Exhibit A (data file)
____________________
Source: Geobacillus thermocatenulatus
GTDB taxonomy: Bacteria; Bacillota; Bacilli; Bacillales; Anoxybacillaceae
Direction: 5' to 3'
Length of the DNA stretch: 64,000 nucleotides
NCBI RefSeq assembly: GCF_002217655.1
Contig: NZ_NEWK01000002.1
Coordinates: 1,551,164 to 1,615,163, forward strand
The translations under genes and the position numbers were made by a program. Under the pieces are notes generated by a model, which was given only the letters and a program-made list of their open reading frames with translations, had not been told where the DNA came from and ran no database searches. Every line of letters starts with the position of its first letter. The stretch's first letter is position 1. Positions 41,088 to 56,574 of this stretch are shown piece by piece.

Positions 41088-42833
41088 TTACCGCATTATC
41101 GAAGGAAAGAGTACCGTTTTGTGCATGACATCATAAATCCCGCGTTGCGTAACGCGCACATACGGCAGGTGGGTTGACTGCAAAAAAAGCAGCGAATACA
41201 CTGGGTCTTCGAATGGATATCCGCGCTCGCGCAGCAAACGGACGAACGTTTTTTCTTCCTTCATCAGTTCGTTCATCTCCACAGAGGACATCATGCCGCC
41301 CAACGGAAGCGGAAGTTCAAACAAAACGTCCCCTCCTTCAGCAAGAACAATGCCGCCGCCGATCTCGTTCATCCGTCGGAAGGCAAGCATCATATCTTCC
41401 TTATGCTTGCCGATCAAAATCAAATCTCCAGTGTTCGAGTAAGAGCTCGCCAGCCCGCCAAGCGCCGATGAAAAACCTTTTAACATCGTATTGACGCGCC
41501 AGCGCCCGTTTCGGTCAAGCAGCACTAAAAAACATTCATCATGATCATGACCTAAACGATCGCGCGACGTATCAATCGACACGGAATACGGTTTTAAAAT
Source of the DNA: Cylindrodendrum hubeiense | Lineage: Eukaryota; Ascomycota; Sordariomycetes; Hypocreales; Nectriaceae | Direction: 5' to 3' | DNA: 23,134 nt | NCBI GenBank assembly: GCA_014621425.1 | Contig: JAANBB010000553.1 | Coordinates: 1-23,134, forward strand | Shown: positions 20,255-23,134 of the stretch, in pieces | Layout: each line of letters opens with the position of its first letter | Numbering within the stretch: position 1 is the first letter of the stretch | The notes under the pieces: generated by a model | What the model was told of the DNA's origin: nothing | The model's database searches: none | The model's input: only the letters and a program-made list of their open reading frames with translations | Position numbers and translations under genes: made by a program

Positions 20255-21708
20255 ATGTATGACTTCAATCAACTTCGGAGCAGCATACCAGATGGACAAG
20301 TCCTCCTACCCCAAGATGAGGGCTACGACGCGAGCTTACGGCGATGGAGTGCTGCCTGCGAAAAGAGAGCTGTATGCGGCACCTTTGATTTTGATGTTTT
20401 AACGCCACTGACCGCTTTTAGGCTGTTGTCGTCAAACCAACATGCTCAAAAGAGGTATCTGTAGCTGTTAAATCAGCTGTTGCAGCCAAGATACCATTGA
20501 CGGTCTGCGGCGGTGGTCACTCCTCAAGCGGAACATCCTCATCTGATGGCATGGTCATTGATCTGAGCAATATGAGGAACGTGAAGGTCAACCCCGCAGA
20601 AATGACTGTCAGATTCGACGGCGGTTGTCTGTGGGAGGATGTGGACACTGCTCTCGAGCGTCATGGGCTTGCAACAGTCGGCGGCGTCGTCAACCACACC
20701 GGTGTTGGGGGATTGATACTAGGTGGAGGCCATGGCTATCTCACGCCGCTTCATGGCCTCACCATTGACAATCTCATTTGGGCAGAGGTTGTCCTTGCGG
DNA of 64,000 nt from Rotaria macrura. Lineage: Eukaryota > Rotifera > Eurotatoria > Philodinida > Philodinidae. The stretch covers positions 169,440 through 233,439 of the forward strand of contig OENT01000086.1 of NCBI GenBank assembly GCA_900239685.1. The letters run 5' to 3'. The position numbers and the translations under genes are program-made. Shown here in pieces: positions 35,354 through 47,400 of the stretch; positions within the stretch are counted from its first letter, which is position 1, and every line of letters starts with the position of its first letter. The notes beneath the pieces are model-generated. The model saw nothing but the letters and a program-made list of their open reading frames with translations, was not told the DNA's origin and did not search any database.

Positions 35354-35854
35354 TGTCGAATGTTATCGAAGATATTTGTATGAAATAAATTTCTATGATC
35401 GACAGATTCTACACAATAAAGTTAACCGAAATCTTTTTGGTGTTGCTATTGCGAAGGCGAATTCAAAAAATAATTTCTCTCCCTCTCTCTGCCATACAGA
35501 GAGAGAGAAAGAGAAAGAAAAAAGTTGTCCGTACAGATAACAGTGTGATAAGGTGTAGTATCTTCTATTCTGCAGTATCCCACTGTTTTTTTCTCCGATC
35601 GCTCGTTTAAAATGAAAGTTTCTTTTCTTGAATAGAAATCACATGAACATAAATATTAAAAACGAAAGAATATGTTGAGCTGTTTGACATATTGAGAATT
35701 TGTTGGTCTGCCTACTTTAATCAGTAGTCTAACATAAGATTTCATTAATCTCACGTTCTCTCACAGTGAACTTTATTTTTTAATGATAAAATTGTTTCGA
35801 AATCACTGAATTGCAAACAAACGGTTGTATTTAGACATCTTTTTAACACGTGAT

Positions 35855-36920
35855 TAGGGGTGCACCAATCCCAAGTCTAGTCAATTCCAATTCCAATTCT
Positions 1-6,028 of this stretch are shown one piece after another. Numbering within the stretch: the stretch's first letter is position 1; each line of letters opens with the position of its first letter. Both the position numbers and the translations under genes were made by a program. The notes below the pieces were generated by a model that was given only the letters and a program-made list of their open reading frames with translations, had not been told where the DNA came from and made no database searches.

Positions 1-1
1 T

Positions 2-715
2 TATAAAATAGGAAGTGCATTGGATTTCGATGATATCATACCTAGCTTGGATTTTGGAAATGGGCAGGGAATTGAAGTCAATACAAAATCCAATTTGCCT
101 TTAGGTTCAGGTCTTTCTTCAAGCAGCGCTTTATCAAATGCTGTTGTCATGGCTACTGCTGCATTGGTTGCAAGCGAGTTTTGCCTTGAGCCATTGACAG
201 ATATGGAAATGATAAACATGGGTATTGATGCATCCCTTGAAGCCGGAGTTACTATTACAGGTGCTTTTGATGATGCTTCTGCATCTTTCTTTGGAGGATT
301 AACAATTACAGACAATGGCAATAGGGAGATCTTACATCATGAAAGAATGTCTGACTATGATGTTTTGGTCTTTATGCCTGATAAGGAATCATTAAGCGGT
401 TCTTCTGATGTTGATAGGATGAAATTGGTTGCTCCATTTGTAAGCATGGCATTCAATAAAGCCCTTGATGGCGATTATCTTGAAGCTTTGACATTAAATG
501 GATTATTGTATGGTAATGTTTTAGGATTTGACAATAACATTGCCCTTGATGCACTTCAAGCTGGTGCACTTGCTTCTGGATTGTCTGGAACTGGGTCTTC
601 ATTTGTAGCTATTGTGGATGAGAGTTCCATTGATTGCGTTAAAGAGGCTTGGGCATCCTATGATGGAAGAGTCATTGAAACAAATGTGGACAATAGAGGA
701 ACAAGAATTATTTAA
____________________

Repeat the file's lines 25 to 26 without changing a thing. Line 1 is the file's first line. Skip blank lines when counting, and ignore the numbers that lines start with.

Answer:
Positions 35354-35854
35354 TGTCGAATGTTATCGAAGATATTTGTATGAAATAAATTTCTATGATC